The Oklahoma City Bombing could have occurred in any community across our country. The act of terror plotted against those working in a credit union, playing in daycare, holding water authority meetings, and just going about their daily lives is incomprehensible. In the bombings aftermath, the outpouring of love, donations, and acts of charity from all across America speaks more about who we are as nation, than the evil acts of two deranged individuals. In what would be Oklahoma City’s darkest hour, the world witnessed Oklahoma City and America at its very best, and that is the lasting legacy of the Oklahoma City Bombing! The Oklahoma City National Memorial and Museum is a place every American should visit once in their life.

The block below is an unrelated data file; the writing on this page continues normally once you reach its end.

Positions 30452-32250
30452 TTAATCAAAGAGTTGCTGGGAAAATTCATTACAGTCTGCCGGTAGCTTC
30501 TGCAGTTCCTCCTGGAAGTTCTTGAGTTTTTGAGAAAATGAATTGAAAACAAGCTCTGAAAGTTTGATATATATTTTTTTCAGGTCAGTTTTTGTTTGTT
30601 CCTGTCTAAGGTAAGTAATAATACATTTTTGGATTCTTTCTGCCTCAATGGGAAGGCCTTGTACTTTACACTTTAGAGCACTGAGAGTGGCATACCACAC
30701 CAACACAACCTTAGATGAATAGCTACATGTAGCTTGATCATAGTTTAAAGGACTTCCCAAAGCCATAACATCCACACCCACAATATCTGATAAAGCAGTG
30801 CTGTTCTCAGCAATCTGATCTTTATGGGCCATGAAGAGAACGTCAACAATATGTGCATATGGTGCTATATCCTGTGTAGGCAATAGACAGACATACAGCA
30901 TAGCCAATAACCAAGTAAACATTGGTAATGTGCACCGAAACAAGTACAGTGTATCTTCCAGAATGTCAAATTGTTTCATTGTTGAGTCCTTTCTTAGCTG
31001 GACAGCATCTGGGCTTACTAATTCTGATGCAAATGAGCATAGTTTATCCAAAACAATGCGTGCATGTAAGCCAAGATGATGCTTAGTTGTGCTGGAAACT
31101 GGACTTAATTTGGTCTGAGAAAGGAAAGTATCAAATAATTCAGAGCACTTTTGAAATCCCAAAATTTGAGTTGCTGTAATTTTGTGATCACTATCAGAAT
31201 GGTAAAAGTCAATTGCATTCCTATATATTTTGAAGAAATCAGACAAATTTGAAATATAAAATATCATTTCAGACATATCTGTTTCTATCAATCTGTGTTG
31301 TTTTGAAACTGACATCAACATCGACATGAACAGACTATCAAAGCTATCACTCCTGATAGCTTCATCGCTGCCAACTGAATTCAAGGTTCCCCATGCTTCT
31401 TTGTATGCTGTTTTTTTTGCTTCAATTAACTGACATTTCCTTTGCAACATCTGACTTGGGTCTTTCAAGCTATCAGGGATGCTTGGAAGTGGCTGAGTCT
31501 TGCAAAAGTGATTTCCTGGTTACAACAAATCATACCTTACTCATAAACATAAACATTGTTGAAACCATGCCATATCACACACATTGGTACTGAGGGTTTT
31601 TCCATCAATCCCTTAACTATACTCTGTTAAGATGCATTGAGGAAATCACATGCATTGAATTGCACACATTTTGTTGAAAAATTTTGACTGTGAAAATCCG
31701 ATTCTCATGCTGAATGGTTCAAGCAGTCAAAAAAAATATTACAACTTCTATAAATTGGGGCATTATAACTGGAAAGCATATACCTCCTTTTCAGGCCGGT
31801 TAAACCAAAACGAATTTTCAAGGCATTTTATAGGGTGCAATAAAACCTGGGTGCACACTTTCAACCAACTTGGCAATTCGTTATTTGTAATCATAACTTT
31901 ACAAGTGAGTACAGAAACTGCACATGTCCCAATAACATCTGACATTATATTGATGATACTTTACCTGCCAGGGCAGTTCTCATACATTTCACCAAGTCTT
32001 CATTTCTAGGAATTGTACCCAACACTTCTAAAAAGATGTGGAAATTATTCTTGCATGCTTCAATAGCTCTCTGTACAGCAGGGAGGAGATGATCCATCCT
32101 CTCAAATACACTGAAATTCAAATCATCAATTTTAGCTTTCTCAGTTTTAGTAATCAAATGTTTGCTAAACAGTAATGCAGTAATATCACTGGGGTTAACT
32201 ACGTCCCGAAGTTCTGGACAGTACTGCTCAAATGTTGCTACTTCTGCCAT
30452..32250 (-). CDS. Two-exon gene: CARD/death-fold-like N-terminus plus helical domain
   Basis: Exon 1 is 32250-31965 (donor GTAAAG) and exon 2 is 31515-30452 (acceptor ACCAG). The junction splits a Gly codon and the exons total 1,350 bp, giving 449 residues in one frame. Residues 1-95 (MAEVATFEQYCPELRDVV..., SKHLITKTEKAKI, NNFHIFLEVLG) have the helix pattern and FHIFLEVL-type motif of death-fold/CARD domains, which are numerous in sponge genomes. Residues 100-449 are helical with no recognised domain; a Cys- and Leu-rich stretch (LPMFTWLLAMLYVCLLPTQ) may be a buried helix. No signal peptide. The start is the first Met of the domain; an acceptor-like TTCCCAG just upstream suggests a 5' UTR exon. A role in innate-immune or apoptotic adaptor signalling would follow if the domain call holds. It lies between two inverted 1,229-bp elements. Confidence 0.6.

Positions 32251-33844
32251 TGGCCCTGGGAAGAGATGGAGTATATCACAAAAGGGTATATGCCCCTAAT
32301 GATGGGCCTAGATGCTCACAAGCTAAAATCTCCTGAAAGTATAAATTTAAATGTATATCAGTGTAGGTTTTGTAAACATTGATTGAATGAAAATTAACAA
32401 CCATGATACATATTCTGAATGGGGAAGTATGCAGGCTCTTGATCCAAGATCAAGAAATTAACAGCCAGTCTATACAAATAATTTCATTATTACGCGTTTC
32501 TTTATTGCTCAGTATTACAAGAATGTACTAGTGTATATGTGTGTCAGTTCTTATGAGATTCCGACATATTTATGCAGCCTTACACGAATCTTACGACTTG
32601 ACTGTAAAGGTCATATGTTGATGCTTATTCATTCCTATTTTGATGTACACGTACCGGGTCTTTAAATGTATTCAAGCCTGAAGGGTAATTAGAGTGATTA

After departing the Oklahoma City National Memorial and Museum, we drove across town where we found a Walmart to spend the night.